Have you ever wondered how it is possible to perform automated processing on an image to draw a complex conclusion of such magnitude as to be able to detect the presence of an object?
As living beings with the ability to see, we have biological sensors that allow us to receive sequences of images from the world around us and interpret them, extracting concepts and reaching conclusions as complex as the one just mentioned with very little difficulty. By contrast, a computer, even when connected to a camera, operates under instructions deliberately written by a programmer. This means that, in order to achieve functionality similar to that described above, a programmer would need to code all the conditions that make identifying the presence of a particular object in an image possible.
Can you imagine how many conditions would be required to determine that each of these is an image of a calculator?
How many more conditions would be required to ensure that these two images are not confused with calculators?
And if we picked a new image of a calculator, would those conditions be sufficient to detect the calculator in the image unequivocally?
A programmer could create conditions using the pixel colours of the images he or she receives in order to differentiate between the images of the calculator and those of the laptop computer. However, as we can see in the examples, there can be countless different images of the same object depending on how the position of the object is changed, the distance at which the photo was taken, the lighting at the time it was taken or even whether the camera was slightly rotated.
This is known as the problem of invariants (which we will talk about in a later blog post), and it is difficult for a programmer to write a condition-based method that can generalise so that, when an image of an object that has never been used before is presented to it, the computer can identify it correctly.
Can this kind of problem be solved by a computer? How do living beings do it? These are the questions we will answer in this article.
What is an image in the context of Computer Vision?
An image is a matrix of pixels, and each pixel is typically a composition of the colours red, green and blue (and sometimes an extra channel, the alpha value, representing the level of transparency). This colour model is known as RGB (three colours) or RGBA (three + alpha), because this same order (Red, Green, Blue) is generally observed.
Our perception of an image is the result of the combination of these three channels. However, at the computational level, images are represented numerically:
Figure 1. The digit “5” drawn in greyscale (a single channel), extracted from the MNIST dataset. 
One distinctive feature of the images is that they frequently represent disordered information mixed with noise. Images store a large amount of information, of which only a fraction is considered important for performing an intelligent task.
How did Computer Vision come about?
Computer Vision is a branch of Artificial Intelligence that emerged from the need to imitate the intelligent behaviour exhibited by living beings in how they process images. Being able to detect objects, categorise them, segment them or process them from images are just some of the many tasks that can be tackled by computer vision.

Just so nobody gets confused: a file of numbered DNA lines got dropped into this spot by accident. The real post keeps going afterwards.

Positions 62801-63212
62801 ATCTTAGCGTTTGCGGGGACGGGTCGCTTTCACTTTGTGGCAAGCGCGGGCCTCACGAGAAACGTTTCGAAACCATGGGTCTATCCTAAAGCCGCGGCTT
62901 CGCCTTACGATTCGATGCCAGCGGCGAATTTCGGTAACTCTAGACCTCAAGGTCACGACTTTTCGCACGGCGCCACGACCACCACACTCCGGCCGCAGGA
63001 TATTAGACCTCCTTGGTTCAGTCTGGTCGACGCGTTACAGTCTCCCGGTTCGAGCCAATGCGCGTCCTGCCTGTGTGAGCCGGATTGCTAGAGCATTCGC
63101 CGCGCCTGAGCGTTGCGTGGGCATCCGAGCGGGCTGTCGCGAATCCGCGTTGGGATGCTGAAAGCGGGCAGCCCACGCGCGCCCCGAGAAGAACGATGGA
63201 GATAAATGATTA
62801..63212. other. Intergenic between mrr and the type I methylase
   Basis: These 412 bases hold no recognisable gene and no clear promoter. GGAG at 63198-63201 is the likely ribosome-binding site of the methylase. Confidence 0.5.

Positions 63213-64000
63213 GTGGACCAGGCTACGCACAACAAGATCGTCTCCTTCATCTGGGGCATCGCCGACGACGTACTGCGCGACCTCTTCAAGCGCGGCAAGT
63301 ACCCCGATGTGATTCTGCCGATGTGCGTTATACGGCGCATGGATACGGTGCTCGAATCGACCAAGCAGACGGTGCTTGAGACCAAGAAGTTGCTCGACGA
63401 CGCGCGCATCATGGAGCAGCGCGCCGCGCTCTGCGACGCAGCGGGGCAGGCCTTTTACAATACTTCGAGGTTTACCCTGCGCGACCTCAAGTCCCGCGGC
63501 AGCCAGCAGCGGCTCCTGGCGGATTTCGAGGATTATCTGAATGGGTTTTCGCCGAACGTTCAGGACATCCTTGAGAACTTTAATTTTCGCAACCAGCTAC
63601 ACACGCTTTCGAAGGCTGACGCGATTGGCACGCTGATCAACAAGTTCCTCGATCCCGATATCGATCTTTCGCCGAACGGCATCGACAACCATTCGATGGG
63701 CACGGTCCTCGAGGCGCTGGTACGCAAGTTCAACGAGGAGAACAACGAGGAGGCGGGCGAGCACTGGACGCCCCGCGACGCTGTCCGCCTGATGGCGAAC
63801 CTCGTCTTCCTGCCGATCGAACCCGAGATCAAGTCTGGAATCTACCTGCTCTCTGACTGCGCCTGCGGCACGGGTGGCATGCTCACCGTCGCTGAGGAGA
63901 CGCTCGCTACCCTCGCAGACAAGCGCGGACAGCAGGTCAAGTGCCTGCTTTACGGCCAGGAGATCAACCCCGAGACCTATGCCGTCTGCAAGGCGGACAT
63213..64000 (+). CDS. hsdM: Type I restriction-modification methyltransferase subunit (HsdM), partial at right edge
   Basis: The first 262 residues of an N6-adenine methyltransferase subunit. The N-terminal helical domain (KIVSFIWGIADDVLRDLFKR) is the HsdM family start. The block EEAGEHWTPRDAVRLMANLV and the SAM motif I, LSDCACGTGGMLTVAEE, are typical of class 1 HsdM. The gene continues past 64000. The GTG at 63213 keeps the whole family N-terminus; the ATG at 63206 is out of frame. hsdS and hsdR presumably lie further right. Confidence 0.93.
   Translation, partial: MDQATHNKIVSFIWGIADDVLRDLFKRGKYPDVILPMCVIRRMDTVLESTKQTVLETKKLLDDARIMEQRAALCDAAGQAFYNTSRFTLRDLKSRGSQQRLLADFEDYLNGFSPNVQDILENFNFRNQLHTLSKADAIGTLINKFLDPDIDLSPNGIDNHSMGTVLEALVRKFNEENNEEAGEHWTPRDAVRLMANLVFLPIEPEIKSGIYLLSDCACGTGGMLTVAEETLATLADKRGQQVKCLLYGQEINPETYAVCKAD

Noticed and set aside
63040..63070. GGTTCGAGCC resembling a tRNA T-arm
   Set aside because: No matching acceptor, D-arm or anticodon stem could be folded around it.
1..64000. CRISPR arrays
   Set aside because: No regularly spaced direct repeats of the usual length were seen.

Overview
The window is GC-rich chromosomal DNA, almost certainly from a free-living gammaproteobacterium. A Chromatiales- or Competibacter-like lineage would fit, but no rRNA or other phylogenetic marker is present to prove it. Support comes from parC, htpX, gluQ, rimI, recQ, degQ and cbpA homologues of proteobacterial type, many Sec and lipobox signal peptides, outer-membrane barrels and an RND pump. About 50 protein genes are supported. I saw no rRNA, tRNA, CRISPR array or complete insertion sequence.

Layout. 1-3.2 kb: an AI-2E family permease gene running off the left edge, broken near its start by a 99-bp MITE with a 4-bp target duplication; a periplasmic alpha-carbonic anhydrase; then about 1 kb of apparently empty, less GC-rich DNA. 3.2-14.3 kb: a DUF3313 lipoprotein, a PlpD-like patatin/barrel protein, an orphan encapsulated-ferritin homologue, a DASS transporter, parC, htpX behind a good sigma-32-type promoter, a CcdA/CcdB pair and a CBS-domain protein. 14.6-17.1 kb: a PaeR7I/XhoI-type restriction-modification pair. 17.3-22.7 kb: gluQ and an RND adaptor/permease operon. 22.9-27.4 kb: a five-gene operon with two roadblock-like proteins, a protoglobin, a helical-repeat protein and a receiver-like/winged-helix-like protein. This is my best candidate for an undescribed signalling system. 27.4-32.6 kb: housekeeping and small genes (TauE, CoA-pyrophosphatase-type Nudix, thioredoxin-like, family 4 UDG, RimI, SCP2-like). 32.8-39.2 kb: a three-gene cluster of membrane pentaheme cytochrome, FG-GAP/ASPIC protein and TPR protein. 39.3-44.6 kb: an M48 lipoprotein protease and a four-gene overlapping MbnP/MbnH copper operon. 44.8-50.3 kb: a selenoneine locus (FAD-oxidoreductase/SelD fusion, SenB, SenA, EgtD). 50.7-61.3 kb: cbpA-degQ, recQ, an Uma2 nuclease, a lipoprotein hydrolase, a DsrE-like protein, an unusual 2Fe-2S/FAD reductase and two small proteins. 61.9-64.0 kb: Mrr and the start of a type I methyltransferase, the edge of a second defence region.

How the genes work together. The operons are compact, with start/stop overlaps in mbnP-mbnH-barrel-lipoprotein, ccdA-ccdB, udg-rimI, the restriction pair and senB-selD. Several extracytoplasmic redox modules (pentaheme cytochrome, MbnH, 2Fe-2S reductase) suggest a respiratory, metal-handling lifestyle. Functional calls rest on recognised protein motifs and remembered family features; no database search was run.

To be able to carry out tasks such as those mentioned, computer vision focuses on an aspect that is considered one of its pillars, namely extracting the relevant information for the desired purpose. This task is called description, something that people perform constantly and a fundamental step in the extraction of knowledge:
” A description allows information to be represented using, typically, less information than there was initially, leaving only those attributes or characteristics that allow an entity, such as an object, to be identified.”
The simpler a description is, the greater the number of cases that can fit into it, therefore the greater the capacity for generalisation, but also the greater the likelihood that it will cover cases that it should not. That is why the aim is to look for a description that is general enough to cover the right cases, but restrictive enough not to cover the wrong cases.
For example, in the case of the images of calculators, a possible description general enough to fit all of them and restrictive enough not to cover the laptops would be to extract the number of edges they present visually within the image, the size of their screen and/or the number of buttons. We can then set thresholds and combinations of values for these characteristics that match the description to a calculator, such as the number of edges being four, the size of the screen being less than half the size of the object and the number of buttons being around 26.
In future blog posts we will talk in greater detail about the action of describing, how this task can be automated and how, together with Machine Learning, it serves as a basis for solving not only Computer Vision problems, but also problems in most fields of Artificial Intelligence.
Iván de Paz Centeno is a Data Scientist and R&D Engineer at Xeridia
 The MNIST dataset is a collection og 60,000 handwritten, greyscale images of digits (0-9) that are 28×28 pixels in size. Reference: Y. Lecun, L. Bottou, Y.Bengio and P. Haffner. “Gradient-based learning applied to document recognition.” Proceedings of the IEEE, 86(11):2278-2324, November 1998.